US Imposes Sanctions on Iraqi Militia Leaders Linked to Iran

The United States imposed sanctions Friday on three Iranian-backed Iraqi militia leaders over their alleged role in violently suppressing protests that have shaken Iraq.

The militia leaders are accused of ordering their forces to fire on civilians protesting government corruption and high unemployment. Since the protests began in October, around 400 protesters have been reported killed by security forces.

"Peaceful public dissent and protest are fundamental elements of all democracies," Treasury Secretary Steven Mnuchin said in a statement that announced the sanctions Friday.

In a subsequent statement, Secretary of State Mike Pompeo said: "The Iraqi people want their country back. ... They are calling for genuine reform and accountability and for trustworthy leaders who will put Iraq's national interests first. Those demands deserve to be addressed without resort to violence or suppression."

Iraqi anti-riot police try to prevent anti-government protesters from crossing the al- Shuhada (Martyrs) bridge in central Baghdad, Iraq, Nov. 6, 2019.
FILE - Iraqi anti-riot police try to prevent anti-government protesters from crossing the al-Shuhada (Martyrs) bridge in central Baghdad, Iraq, Nov. 6, 2019.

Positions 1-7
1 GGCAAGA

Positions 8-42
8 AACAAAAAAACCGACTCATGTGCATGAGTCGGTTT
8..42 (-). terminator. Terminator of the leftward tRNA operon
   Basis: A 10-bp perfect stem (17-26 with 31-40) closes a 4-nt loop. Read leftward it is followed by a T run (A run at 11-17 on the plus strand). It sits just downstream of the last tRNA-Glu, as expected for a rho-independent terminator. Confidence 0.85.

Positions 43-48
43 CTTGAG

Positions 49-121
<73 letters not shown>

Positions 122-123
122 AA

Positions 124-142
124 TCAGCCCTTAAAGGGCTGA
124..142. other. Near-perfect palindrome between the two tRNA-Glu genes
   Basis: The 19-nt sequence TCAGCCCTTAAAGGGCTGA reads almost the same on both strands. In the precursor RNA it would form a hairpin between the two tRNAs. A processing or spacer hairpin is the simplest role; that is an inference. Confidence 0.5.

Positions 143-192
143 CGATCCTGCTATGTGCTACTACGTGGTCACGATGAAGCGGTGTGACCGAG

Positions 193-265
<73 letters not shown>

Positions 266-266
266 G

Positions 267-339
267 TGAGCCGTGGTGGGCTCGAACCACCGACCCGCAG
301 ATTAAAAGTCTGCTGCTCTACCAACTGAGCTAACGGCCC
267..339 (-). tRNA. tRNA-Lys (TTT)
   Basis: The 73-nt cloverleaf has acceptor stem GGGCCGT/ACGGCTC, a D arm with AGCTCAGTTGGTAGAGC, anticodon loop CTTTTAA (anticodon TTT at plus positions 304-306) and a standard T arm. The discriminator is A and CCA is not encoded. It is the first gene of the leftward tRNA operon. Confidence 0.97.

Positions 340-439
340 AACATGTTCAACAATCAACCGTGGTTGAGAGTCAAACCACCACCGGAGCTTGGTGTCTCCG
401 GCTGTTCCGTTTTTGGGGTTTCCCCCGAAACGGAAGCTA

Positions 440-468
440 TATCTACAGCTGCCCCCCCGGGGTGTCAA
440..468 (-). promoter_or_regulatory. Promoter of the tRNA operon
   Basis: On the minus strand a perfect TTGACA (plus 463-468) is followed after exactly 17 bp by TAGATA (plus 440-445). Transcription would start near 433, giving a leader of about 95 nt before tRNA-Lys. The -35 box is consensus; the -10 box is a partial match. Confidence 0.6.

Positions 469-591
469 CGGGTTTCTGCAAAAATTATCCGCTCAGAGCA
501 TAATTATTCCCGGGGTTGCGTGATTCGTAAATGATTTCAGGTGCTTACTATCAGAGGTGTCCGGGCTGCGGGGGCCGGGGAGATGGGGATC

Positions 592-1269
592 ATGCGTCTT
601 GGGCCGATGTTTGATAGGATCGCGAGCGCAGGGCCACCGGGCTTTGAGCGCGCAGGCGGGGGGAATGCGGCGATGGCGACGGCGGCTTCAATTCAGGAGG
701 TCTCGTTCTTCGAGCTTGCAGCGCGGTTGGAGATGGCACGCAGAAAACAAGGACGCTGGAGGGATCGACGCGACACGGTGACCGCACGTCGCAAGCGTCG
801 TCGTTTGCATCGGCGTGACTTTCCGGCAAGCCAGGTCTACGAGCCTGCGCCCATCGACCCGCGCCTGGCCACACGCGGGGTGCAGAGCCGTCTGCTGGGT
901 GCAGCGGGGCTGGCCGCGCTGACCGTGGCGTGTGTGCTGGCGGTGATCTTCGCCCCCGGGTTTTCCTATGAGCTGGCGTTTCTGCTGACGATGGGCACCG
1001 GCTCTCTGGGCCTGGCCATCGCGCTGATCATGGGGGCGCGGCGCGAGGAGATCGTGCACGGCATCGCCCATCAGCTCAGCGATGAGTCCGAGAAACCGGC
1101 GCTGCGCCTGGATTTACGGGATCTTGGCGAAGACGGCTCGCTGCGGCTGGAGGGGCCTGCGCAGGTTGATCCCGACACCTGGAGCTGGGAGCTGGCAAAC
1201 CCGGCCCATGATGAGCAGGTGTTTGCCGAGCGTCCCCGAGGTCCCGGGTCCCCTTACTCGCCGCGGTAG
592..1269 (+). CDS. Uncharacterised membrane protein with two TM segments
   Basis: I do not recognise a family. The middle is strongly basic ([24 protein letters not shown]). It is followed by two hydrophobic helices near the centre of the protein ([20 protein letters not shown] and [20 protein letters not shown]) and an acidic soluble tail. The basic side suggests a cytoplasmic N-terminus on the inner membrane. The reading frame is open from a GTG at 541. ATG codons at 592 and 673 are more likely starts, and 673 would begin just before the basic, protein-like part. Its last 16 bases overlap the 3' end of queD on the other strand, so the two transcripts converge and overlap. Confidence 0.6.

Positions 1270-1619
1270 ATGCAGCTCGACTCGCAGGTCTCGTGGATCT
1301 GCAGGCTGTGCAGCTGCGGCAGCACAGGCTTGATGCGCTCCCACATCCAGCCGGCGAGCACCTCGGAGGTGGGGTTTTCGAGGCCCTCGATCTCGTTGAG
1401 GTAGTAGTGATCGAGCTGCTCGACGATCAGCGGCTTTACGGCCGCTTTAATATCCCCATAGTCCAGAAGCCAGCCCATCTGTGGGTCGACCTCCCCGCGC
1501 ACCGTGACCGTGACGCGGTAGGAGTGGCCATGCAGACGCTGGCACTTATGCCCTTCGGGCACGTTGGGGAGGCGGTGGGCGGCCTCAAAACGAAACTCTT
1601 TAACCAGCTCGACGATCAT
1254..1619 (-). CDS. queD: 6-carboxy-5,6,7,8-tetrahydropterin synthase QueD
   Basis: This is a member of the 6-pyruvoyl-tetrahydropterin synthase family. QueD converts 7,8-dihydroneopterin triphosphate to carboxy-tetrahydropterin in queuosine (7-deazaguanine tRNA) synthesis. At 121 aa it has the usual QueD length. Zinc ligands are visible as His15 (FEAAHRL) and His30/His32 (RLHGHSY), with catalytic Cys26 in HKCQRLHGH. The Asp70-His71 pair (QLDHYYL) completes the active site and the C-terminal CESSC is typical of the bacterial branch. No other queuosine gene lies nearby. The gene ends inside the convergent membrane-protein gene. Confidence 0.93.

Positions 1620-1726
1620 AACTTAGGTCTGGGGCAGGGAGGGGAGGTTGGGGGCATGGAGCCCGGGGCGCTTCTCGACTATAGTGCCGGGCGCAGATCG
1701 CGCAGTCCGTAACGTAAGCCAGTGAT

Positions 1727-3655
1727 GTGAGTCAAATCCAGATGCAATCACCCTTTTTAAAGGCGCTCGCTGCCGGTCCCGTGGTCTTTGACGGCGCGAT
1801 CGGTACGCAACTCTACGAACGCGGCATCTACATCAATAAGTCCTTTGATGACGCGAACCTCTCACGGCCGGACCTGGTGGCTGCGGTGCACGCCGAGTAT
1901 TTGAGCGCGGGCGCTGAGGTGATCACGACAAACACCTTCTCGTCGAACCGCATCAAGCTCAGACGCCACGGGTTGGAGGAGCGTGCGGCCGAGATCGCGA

The sanctions target two brothers, Qais al-Khazali and Laith al-Khazali, from the Asaib Ahl al-Haq Iran-backed militia, as well as Husayn Falih Aziz al-Lami, who was accused of running a militia on behalf of Iran's Islamic Revolutionary Guard Corps.

The Trump administration will consider imposing further sanctions if violence against Iraqi protesters does not stop, according to David Schenker, assistant secretary of state for Near Eastern affairs.

"We are not done. This is an ongoing process," Schenker told reporters Friday.

The punitive measures also targeted an Iraqi businessman, Khamis al-Khanjar, for alleged bribery and corruption.

The sanctions allow the U.S. government to freeze any assets the men might have in the United States and bar Americans from doing business with them.

The protests in Iraq have led to the resignation of Prime Minister Adel Abdel-Mahdi, an ally of Iran. Along with economic concerns, the protesters are also demonstrating against what they perceive as increasing Iranian influence in Iraqi affairs.

by via Voice of America - English